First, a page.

California rightly takes first step toward justice for victims of police misconduct


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Louis Jacobson, Reporter

All too often, Americans are confronted by news that a police officer involved in a notorious, unjustified shooting had a history of misconduct. Finally, California has taken a positive step towards reform by limiting the scope of qualified immunity and joining 46 other states to create a decertification process for rogue police officers. However, not all problems are solved, with the legal system still shielding officers from accountability

The lack of laws and regulations that protect the public from bad cops has destroyed trust in the system. The state’s new laws represent change, but they primarily focus on bringing California closer to most other states in police accountability, leaving systems in place that allow officers who violate people’s rights to avoid liability. 

Police are shielded by the principle of qualified immunity, which protects officers and other government officials from lawsuits for actions taken while performing their official duties. 

Historically, qualified immunity has protected officers from lawsuits in situations such as wrongful arrest and police brutality. The new state laws represent progress towards ending qualified immunity by setting limits that prevent police from escaping civil liability for certain misconduct. 

As signed into law, the bill ends immunity for police officers in only three situations: falsifying an arrest, failing to furnish or obtain medical care for a prisoner and causing injury to a prisoner. Still, there are many other ways that an officer could violate someone’s rights, including incidents of theft and harassment.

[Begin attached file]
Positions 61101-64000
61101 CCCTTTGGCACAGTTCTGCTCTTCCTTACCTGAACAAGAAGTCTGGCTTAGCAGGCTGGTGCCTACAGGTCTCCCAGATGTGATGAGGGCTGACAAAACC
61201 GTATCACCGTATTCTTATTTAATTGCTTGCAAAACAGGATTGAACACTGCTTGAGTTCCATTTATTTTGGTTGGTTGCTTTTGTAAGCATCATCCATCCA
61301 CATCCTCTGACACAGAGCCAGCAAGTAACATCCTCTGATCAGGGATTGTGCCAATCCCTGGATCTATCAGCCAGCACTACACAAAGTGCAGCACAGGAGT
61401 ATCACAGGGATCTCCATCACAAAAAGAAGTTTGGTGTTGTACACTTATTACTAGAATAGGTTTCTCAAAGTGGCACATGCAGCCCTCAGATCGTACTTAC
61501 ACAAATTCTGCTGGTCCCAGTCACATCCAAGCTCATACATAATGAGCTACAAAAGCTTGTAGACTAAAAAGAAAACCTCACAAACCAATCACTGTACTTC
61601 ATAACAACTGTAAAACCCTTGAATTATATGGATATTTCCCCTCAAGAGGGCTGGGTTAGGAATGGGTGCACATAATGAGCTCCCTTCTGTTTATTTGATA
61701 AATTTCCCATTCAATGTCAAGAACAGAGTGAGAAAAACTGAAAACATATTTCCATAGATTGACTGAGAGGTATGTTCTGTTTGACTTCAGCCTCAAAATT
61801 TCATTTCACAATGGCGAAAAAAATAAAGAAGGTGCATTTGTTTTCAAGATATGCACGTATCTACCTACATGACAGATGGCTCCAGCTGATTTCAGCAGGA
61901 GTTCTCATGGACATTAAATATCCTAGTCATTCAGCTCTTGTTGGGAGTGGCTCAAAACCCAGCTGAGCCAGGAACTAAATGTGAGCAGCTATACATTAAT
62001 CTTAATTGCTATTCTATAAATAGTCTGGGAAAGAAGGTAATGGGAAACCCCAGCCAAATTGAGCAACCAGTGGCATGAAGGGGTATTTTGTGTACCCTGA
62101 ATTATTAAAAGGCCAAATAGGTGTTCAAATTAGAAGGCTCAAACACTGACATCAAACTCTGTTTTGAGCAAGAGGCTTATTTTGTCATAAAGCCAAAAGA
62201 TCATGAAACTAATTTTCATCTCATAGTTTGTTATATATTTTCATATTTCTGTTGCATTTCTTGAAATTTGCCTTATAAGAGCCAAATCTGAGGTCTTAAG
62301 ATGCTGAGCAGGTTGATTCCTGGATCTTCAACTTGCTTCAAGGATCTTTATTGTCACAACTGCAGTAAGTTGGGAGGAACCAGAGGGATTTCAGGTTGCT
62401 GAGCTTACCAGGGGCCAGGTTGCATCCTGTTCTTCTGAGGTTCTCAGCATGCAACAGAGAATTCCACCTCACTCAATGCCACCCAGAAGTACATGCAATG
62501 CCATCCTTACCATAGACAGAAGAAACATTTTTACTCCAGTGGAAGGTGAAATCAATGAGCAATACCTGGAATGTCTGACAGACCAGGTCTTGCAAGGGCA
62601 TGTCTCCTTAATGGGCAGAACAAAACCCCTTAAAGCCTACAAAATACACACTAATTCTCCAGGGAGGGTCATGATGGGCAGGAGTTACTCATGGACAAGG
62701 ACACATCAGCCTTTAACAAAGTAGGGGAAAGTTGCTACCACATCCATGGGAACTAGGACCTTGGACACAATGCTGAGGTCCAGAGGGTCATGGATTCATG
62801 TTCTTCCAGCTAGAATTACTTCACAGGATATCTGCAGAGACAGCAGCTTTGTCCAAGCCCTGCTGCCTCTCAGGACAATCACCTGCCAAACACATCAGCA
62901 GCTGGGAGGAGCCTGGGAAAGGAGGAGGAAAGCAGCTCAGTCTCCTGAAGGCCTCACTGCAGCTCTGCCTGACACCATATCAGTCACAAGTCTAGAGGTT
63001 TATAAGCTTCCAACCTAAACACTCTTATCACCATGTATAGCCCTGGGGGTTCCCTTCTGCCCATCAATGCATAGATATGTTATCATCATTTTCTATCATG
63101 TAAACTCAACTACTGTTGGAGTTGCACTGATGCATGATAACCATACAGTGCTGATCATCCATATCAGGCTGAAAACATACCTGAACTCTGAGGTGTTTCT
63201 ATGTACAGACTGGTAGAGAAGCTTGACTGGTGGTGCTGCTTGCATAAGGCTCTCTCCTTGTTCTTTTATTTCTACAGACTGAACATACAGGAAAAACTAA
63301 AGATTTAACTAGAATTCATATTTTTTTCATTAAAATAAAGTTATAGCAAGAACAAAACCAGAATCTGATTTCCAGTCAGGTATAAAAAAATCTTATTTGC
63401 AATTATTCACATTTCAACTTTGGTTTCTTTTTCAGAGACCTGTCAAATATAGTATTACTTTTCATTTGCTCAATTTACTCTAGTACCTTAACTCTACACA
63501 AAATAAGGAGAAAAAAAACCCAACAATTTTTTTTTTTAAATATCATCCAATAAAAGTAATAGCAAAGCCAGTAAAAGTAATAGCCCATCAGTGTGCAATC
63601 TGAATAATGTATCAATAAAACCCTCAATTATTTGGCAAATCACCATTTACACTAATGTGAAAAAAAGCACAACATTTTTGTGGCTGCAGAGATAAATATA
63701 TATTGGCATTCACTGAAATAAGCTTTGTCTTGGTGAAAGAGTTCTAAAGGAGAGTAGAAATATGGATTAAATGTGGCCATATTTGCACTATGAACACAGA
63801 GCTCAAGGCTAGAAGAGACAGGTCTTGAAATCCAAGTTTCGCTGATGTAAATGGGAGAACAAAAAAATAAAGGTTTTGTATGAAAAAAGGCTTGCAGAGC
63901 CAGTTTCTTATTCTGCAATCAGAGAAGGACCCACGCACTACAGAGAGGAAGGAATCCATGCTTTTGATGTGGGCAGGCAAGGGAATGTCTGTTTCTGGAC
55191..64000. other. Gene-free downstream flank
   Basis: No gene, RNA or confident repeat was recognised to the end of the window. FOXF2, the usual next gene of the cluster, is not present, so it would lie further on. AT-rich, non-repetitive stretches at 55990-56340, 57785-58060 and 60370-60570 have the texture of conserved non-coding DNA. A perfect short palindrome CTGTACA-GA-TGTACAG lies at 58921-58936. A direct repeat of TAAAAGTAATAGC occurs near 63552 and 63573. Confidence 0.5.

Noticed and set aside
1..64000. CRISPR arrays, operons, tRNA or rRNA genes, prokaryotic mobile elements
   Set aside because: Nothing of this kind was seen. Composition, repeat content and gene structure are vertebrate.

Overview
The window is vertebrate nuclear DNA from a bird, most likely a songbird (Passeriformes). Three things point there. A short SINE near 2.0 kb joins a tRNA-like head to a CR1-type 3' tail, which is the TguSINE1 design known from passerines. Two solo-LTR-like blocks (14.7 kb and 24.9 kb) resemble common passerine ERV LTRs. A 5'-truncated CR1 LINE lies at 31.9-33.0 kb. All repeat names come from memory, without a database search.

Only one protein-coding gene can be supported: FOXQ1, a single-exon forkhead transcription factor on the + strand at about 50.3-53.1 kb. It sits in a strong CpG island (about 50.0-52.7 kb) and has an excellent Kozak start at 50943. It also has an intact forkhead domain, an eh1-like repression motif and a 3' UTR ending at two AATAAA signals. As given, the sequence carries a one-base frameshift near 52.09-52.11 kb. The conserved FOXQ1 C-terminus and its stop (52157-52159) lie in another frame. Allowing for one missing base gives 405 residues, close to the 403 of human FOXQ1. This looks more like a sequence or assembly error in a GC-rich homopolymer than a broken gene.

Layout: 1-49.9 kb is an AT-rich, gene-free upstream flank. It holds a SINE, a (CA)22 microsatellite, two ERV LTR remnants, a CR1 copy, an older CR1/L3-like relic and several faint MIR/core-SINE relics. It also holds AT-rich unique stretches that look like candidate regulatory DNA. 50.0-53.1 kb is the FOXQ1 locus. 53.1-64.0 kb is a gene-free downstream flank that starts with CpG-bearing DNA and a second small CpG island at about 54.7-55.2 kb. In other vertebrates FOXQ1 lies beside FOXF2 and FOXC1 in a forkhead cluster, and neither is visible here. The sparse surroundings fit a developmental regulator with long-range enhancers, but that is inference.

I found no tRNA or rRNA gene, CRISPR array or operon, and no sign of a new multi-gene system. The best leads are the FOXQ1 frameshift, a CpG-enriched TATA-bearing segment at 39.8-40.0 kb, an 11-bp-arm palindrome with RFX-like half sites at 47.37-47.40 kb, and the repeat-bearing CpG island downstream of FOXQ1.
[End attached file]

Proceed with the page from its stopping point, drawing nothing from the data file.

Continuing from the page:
While California’s new laws represent progress against complete qualified immunity, they do not entirely eliminate outdated qualified immunity protections.

One argument supporting qualified immunity is that punishing officers for mistakes made in good faith is unjust or unfair. However, qualified immunity has routinely protected officers who knew their actions were wrong. If the intent behind misconduct truly matters, potential and alleged violations should be investigated and tried in court, not hidden.

Another argument for qualified immunity is that it prevents courts from being overwhelmed with frivolous cases brought by vindictive suspects. However, this argument ignores the fact that a judge must find that a plaintiff has sufficient evidence to support a legal claim before a suit can move forward to trial. 

Judges are well equipped to determine whether a case should proceed, and the court can take action against those who abuse the system.

California’s move to decertify rogue police is a long-overdue step that follows the trend of holding officers accountable. Unfortunately, the limits on qualified immunity are too narrow. 

The next step in modern police reform is ending qualified immunity in its entirety, both in our state and at the federal level.